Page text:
I’ve been beading for about 6 years now. Enjoying creating and learning new techniques. I don’t have a website, but happy to hear from beaders around the world at laurenyodzio (at) gmail (dot) com.
Title: Turtle Splash
My name is Megan Sears-Mowinski, I’m 27 years old and live in Roseville, MI. Make sure to Look out for my upcoming website Keys 4 Kures within the next month! Until then, I can be reached at keys4kures (at) gmail (dot) com.
When deciding which bead stitch for this challenge, I automatically thought of a netting stitch. With the different blues and white/clear I felt with a vertical netting stitch I could make a beautiful pattern that reminds me of the ocean waves. I also came across the Turtles, and teal and aqua pearls at my favorite bead and craft store. As soon as I spotted them I knew they’d make a beautiful addition to my necklace.
This challenge was much harder for me than I imagined it would be. The colors, especially the white was problematic. Having color-lined beads made it a little more challenging too! I added some rizos and delicas in the aqua color. I also added some ab crystal spikes, some matte 6mm round beads, opalite beads of various sizes and shapes as well as Swarovski 4470 rounded squares.
The design is from a class I taught several years ago–Vintage Treasure Necklace. I was surprised at the easy way the toggle and clasp came together. I’m going to have to use that mariner’s wheel design again. The colors alone are indicative of the beach as are the small treasures. A beachcombers dream? Maybe! Making the various dangling treasures was a lot of fun! I ultimately enjoyed the experience and hope to participate in such challenges in the future.
Bonnie Blue lives in the ocean and enjoys spending her days horsing around. She was created using all the bead types in the kit and 6 small pearls, which were used for air bubbles.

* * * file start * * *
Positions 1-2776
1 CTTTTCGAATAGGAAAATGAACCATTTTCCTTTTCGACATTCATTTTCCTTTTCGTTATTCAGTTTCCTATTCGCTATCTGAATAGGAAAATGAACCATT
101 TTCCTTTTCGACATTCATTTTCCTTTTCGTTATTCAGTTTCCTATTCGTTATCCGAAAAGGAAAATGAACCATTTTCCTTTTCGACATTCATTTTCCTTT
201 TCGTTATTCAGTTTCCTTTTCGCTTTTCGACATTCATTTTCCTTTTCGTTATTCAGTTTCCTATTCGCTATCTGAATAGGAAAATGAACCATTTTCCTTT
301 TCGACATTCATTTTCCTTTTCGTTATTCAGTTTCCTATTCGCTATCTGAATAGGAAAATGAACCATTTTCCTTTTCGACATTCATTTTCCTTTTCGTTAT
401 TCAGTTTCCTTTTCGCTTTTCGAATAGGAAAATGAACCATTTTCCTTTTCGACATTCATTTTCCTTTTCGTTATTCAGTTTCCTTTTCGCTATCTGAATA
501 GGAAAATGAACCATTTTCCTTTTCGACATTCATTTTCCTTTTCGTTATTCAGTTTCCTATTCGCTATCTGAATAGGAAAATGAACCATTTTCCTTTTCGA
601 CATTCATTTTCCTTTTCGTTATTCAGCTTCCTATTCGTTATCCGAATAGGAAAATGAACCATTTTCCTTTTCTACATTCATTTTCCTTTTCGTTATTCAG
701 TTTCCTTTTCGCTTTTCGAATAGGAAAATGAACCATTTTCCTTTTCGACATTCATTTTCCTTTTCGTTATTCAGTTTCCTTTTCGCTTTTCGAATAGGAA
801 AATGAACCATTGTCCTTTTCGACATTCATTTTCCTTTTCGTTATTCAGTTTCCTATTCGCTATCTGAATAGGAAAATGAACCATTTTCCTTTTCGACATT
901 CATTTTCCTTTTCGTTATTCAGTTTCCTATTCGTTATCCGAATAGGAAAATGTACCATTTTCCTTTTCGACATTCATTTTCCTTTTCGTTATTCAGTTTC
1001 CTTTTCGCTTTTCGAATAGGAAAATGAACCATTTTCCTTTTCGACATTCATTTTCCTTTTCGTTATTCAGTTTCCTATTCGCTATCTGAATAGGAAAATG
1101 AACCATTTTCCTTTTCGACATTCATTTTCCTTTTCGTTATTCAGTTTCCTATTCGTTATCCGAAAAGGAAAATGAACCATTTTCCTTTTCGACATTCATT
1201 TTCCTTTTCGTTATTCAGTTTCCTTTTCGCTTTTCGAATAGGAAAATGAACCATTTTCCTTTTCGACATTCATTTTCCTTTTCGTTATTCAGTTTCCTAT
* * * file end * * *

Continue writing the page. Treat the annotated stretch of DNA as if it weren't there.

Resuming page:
The ocean and the life that it holds has always been a fascination for me so this fun challenge was a joy. Thanks for pushing me into the deep end.
When I saw the beads in the kit I immediately thought of the white foam on waves crashing into the beach. I wasn’t sure what I wanted to do until I found this sand dollar. (Found in a craft store that is!)
After experimenting with several types of spirals and bead combinations I settled on a basic DNA spiral – a classic. The sand dollar was glued to stiff Pellon and I started beading around it until it looked ‘right’. Thanks for the challenge – it was fun!
Every shade of blue has its own inspiration and calls for a new direction. Its intensity changes from the depths of the ocean to the current of a river. The swirls of the lamp-worked art bead by Bonnie Beard took me to a place of swirling currents and eddies of water. The cone found in Kate McKinnon’s new book, Contemporary Geometric Beadwork, was the perfect technique to create soft and inviting swirls and currents that would capture your imagination and take you to a soft and serene place.
What do you think?
Thank you so much to all the participants! I love every single story and project. To all those viewing the exhibition, please feel free to leave comments about the pieces that speak to you, and if you think this is something I should do again. -Mandi